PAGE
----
Saturday, August 27, 2016

Crafting AIDS policy in Brazil and Russia: State-civil societal ties, institutionalized morals, and foreign policy aspiration

 2016 Oct;11(9):1148-1168. Epub 2015 Nov 13.

Crafting AIDS policy in Brazil and Russia: State-civil societal ties, institutionalised morals, and foreign policy aspiration.

Author information

  • 1a International Development Institute , King's College, University of London , London , UK.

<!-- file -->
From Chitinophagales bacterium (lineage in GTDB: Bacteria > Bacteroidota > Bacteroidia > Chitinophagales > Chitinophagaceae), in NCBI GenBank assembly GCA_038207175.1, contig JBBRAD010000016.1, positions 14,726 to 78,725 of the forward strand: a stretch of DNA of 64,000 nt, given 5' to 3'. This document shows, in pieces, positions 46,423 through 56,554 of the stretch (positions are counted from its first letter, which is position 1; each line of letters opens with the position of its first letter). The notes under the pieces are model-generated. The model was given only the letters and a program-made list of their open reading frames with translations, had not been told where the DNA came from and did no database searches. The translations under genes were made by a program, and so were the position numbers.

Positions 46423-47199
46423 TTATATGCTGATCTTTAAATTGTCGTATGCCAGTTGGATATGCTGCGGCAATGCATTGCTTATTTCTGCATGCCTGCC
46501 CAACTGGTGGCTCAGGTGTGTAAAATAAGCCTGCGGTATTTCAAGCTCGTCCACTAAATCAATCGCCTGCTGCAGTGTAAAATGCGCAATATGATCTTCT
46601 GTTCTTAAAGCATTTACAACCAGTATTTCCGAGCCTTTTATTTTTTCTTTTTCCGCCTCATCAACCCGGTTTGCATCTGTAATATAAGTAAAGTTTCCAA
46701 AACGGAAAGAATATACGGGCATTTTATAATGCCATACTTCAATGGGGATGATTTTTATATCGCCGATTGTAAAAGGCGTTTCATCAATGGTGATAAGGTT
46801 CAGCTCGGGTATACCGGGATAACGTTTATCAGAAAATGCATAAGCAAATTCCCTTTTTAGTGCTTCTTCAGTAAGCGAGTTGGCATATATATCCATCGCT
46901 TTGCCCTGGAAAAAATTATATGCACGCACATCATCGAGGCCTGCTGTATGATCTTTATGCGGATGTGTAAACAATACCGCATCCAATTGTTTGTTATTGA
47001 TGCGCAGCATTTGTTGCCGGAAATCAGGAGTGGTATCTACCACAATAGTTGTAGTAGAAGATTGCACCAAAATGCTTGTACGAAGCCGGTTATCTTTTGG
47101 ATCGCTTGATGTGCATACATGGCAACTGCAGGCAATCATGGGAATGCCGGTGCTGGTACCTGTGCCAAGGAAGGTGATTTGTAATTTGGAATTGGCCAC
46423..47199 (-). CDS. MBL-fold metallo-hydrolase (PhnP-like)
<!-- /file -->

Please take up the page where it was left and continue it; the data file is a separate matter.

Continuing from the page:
During the 1990s, Brazil and Russia diverged in their policy response to AIDS. This is puzzling considering that both nations were globally integrated emerging economies transitioning to democracy. This article examines to what extent international pressures and partnerships with multilateral donors motivated these governments to increase and sustain federal spending and policy reforms. Contrary to this literature, the cases of Brazil and Russia suggest that these external factors were not important in achieving these outcomes. Furthermore, it is argued that Brazil's policy response was eventually stronger than Russia's and that it had more to do with domestic political and social factors: specifically, AIDS officials' efforts to cultivate a strong partnership with NGOs, the absence of officials' moral discriminatory outlook towards the AIDS community, and the government's interest in using policy reform as a means to bolster its international reputation in health.

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